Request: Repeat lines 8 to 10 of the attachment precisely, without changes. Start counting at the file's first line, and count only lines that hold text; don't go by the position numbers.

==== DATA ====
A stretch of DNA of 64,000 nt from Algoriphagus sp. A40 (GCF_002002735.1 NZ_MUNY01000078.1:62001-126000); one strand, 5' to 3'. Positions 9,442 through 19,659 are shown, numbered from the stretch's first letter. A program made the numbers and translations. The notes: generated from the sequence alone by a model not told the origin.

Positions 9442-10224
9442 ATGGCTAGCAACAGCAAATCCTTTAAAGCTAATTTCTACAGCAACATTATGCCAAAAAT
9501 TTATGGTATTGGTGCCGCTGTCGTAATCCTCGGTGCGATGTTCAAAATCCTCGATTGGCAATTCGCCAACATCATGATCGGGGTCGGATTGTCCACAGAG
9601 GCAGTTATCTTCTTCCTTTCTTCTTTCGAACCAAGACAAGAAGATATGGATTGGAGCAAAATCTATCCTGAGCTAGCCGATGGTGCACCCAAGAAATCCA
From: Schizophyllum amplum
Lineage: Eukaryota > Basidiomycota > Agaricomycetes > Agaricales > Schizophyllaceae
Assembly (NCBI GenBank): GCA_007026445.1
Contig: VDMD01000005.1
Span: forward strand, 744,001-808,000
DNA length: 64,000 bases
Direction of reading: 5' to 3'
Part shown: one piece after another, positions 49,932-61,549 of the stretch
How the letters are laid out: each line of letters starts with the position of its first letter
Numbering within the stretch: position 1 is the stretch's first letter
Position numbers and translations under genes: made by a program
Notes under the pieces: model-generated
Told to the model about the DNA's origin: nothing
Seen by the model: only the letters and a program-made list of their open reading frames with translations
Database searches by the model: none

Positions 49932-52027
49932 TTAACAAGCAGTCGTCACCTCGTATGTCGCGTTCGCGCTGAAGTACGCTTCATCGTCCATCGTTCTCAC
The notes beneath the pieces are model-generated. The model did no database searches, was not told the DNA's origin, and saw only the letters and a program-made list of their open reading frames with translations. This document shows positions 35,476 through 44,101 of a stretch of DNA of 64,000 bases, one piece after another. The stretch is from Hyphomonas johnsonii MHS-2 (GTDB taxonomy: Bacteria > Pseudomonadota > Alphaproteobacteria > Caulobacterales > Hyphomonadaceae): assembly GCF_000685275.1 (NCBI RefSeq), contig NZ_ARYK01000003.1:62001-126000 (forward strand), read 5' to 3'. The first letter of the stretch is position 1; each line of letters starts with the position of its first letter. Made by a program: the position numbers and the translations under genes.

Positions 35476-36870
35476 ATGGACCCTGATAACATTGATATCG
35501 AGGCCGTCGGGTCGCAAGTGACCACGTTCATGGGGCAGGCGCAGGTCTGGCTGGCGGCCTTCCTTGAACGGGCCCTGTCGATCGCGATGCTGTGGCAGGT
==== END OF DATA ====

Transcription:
Assembly (NCBI GenBank): GCA_007026445.1
Contig: VDMD01000005.1
Span: forward strand, 744,001-808,000